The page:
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In recent years, there's been much talk about the “skills gap” facing the manufacturing world. The problem is, this is only partially true. Yes, there’s a deficit in our skilled trades pipeline, and we as employers, educators, and communities need to rally around the value of skilled trades, supporting the growth of this critical workforce — starting in junior high, if not earlier. But there’s another issue at play for mid-market manufacturing: the strategic gap.
Historically, manufacturing hasn’t had to look far for employees. There was always a good pool of skilled labor, at a reasonable price, and they came to companies with minimal effort. The challenge today is that the environment has changed. Unemployment is low, so it’s now an employee — not an employer — market. This means that the up-and-coming workforce has more power, more options, more choices, and can make more demands on employers.
Whether you feel this is “right” is immaterial. If you need to get strong talent into your organization, you need to start doing these five things immediately:
1. “Sell” Your Organization — You need to sell your organization, the role needing to be filled, and the value of being a part of your company to potential employees. And just like a potential customer, you need to frame your sale around candidate interests and needs.
This starts with understanding what potential employees are looking for. Ask them, and then develop a strategy to meet those needs. Remember, you are competing for talent.
2. Shore Up Your HR Skill Sets — Is your HR team flipping through resumes and looking for keywords, or evaluating candidates based on their skills? Your HR team needs a clear strategy for assessing organizational talent needs and a well-thought-out plan for assessing candidates against the skills needed for the role.
I recently interviewed a CEO of a construction company, and he noted that they would only consider applicants with five specific previous titles in their work history. Titles vary from organization to organization, but skills are the real transferrable value. It’s crucial to have a clear-cut strategy for effectively evaluating and vetting candidates’ skills.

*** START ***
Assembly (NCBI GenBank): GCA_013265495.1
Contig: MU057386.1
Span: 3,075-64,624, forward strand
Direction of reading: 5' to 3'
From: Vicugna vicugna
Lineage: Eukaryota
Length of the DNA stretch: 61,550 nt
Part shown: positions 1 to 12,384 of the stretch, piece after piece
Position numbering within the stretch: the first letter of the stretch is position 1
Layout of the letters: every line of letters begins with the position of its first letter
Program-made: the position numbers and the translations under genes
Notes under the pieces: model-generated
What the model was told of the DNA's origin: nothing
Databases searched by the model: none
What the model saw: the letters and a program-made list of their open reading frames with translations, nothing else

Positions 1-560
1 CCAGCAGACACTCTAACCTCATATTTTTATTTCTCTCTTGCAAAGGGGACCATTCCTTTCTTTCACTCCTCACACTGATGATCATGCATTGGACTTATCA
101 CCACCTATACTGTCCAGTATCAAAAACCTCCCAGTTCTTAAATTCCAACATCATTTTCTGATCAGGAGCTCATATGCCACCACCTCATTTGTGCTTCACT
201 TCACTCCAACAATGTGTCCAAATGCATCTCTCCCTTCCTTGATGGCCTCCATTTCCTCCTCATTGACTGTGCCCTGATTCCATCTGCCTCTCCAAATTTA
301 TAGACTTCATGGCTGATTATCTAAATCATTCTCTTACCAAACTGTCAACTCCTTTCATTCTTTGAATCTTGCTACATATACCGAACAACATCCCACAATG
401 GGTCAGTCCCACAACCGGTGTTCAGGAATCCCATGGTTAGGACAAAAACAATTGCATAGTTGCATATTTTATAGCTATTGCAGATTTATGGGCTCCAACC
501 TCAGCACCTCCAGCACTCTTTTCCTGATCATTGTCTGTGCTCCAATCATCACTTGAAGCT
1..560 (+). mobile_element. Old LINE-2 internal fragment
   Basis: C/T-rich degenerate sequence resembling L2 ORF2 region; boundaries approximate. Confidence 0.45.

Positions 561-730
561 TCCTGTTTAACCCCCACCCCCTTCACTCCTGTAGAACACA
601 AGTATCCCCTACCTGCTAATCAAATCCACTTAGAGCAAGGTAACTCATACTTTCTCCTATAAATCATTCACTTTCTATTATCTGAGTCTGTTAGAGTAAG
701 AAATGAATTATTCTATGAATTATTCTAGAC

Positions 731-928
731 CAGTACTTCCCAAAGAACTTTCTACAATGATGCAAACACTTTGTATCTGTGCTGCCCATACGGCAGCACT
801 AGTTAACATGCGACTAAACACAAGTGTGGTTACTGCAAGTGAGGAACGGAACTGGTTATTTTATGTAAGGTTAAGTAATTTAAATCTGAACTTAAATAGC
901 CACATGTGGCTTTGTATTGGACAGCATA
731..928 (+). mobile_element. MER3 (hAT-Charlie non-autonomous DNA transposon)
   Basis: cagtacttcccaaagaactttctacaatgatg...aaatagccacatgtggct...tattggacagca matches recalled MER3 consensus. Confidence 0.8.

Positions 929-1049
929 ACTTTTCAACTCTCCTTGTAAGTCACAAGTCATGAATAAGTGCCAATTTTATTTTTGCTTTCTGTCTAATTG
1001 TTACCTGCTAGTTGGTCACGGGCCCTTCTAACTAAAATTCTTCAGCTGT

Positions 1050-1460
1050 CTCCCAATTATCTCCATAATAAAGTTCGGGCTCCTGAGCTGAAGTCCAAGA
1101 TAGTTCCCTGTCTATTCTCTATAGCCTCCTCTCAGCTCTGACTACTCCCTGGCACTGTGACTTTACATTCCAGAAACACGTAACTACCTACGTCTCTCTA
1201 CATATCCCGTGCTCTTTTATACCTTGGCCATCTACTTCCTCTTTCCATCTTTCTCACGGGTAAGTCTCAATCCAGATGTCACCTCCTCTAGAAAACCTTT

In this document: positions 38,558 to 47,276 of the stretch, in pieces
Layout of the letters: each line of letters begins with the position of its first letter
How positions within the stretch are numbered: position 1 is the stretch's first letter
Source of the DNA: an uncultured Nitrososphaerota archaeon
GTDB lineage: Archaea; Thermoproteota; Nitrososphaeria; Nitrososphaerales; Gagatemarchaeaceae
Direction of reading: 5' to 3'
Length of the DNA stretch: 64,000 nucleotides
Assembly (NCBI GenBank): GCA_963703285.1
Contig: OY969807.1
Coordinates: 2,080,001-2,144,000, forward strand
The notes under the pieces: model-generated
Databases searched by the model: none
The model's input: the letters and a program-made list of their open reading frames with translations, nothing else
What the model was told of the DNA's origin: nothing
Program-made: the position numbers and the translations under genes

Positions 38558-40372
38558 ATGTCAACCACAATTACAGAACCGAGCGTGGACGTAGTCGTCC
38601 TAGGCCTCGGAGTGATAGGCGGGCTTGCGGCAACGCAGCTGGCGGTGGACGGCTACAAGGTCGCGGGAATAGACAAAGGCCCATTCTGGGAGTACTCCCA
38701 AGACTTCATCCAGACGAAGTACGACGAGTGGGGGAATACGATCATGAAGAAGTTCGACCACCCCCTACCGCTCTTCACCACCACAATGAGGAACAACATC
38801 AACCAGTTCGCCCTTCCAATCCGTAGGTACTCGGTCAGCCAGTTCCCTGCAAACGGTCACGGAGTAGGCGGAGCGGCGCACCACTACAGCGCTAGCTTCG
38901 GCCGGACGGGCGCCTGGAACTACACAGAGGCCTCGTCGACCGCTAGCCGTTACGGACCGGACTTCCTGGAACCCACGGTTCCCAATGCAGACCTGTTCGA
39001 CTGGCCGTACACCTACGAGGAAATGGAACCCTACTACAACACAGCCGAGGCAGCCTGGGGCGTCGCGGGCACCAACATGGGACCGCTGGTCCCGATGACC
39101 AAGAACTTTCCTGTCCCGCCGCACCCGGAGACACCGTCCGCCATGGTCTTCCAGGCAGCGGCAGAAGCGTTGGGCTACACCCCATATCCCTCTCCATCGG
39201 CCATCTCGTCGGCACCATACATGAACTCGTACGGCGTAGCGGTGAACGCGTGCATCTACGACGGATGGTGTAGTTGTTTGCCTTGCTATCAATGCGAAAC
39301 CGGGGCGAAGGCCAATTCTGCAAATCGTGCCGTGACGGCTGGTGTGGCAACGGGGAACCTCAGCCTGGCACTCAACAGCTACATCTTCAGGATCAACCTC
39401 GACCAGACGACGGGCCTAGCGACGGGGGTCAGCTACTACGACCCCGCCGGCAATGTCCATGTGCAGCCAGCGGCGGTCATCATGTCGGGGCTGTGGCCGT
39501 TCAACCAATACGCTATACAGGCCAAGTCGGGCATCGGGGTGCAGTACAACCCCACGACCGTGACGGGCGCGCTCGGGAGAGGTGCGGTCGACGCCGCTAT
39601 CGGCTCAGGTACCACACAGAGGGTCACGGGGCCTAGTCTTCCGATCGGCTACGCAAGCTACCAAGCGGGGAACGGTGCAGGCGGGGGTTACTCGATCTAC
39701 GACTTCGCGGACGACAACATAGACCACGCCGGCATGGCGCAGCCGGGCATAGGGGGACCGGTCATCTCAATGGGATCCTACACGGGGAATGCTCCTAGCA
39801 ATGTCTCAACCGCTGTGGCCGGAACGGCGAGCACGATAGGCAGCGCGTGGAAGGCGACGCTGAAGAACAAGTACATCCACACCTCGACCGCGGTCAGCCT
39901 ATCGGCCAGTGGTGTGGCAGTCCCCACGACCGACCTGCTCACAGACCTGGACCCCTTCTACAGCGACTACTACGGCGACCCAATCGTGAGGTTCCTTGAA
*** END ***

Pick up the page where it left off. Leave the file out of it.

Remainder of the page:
3. Look Outside Your Traditional Recruitment Channels and Approaches — So you’ve flooded the major internet job boards with listings, but you’re still getting little response or lackluster candidates. Why?
Firstly, you’re likely not “selling” the position. Is the job listing focusing on dry duty details and providing a canned overview of your company? Or does it communicate excitement and value to the potential employee? Are you telling them about the opportunities for learning new skills? Mentioning upward mobility? Highlighting the impact of their role? Plain and to-the-point just don’t cut it anymore.
If you’re still having little success online, go where your candidates are. You may want to attend trade schools or job fairs, or even hold your own open house. Again, just like prospecting for customers, you need to prospect for employees; they won’t just come to you.
4. Look Beyond Your Traditional Competitors — Your competitors are not just other manufacturers. I recently spoke with the vice president of operations at a regional manufacturing company, and he noted that they struggle to secure talent but offer very competitive salaries. Here’s what I found: Compared to similar, smaller manufacturing companies in the area, the company's rates can be up to 12% higher, but compared to the local Costco (yes, Costco), they are almost 22% lower.
In addition, the company offers less flexibility in terms of hours, time off, and benefits. Not all potential candidates are seeking a position in the manufacturing industry, in particular — especially when they may be able to find a better-paying, more flexible, and higher-growth job in another industry.
5. Re-Examine Your Expectations — Though not everyone is motivated by salary, it’s critical to understand what your expectations are as an employer and if they are reasonable for the market.
I spoke with a manufacturing CEO who said he was having a hard time finding welders — but he said he was looking for 15 years of experience at $14/hour, someone who would not call in sick, come to work early, and just “keep their head down and stay quiet.” No doubt, he will be hard-pressed to find the talent he needs.
Filling the Strategic Gap
The manufacturing recruitment and retention game has changed drastically. Staying competitive requires organizations to look beyond the basics and get creative in attracting skilled individuals and analyzing potential candidates. If you truly want to overcome today’s workforce challenges, you need to first fill the strategic gap.
Originally published: https://news.thomasnet.com/featured/the-skills-gap-isn-t-the-only-workforce-challenge